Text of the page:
Monday, December 19, 2011

Pure Goodness

Pure Goodness

Luke 6:45 A good man out of the good treasure of his heart brings forth good; and an evil man out of the evil treasure of his heart brings forth evil. For out of the abundance of the heart his mouth speaks.

Bad cannot produce good. It takes pure goodness to produce true good.

Just ask yourself if your heart is good or bad. Be honest. Unless you have truly understood that Christ lives in you right now and He is the source of all pure goodness, it is hard to say "My heart is good!". You need to believe you have a treasure in your heart to seek pure goodness there.

As a believer in Jesus you have the source of pure goodness in you right now. Good intentions live in you. Good words live in you. Good ideas live in you. Good courage lives in you. Your job is to stay in touch with this pure goodness and bring it out into the light to bless others.

Try saying this..."I am forever united in my spirit (heart) with the pure goodness of Jesus." Now from this good place ask for the specific kind of goodness you would like to "bring forth." It is there. Your job is to receive it and release it.

When we say we cannot be good, we may be telling a truth. We may be admitting that nothing good lives in our flesh. That is a truth. Even so, the greater truth for a believer is that we no longer live in the flesh. We now live in connection with Christ who is pure goodness. The greater truth is pure goodness lives in connection with our spirit.

Christmas is about pure goodness being born into the world. Don't forget that that same pure goodness now is born in you! Draw from this good treasure and be good.

Merry Christmas!

Bud McCord
Abide International

P.S. I wrote this devotional thinking about our daughter Rachel who has a wonderful website about really good food. Check it out! Only good food can bring out the best in you.

Tuesday, December 13, 2011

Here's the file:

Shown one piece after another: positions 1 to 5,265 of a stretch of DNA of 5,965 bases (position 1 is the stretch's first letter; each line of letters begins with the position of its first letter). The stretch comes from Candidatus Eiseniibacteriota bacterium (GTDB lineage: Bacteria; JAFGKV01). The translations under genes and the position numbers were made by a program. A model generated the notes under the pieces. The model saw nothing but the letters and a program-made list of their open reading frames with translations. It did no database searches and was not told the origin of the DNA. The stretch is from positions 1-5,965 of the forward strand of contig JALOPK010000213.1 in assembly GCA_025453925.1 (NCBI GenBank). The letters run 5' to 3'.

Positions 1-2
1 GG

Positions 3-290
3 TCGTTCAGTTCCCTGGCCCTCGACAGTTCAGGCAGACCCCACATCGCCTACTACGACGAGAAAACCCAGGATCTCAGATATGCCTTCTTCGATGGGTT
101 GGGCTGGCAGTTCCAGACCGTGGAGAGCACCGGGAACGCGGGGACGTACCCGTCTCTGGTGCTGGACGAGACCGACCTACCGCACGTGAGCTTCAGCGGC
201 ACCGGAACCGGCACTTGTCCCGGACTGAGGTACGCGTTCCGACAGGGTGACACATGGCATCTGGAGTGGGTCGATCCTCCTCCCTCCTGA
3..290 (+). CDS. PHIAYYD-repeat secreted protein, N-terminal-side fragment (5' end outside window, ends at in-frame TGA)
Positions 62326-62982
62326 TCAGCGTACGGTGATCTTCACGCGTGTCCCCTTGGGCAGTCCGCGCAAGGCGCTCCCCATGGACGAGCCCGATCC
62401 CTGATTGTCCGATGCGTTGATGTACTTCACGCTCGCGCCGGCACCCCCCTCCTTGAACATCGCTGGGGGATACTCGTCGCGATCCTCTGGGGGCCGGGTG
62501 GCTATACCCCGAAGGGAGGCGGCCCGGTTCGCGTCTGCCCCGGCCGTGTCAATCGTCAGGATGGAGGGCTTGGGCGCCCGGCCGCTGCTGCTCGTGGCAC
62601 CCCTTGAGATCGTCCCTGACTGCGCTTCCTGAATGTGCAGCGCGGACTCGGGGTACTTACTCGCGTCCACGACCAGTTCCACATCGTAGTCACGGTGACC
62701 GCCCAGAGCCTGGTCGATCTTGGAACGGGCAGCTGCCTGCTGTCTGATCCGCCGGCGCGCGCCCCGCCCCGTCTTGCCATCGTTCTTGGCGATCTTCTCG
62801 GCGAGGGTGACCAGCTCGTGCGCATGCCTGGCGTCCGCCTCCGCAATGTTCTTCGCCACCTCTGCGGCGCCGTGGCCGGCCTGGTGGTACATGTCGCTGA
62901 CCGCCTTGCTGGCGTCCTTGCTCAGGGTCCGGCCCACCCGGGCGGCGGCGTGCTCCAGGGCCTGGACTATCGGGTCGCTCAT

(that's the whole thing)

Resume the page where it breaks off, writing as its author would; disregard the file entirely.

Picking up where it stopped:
"Let this mind be in you which was also in Christ Jesus, who, being in the form of God, did not consider it robbery to be equal with God, but made Himself of no reputation, taking the form of a bondservant, and coming in the likeness of men. And being found in appearance as a man, He humbled Himself and became obedient to the point of death, even the death of the cross. Therefore God also has highly exalted Him and given Him the name which is above every name, that at the name of Jesus every knee should bow, of those in heaven, and of those on earth, and of those under the earth, and that every tongue should confess that Jesus Christ is Lord, to the glory of God the Father." Phillipians 2:5-11

Jesus perfected His love not His reputation. What an unlikely strategy when compared with the wisdom of this world.

Jesus' commitment to love was the living manifestation of His depth of commitment to His Father. Reputation would be left in the hands of His Father. Love would be Jesus' singular focus.

Reputation protection and the perfection of love are never comfortable traveling companions. As we move through life we will be forced to go with one or the other. At times they can seem to be united but there is always a time when perfected love will need to abandon reputation so love remains preeminent.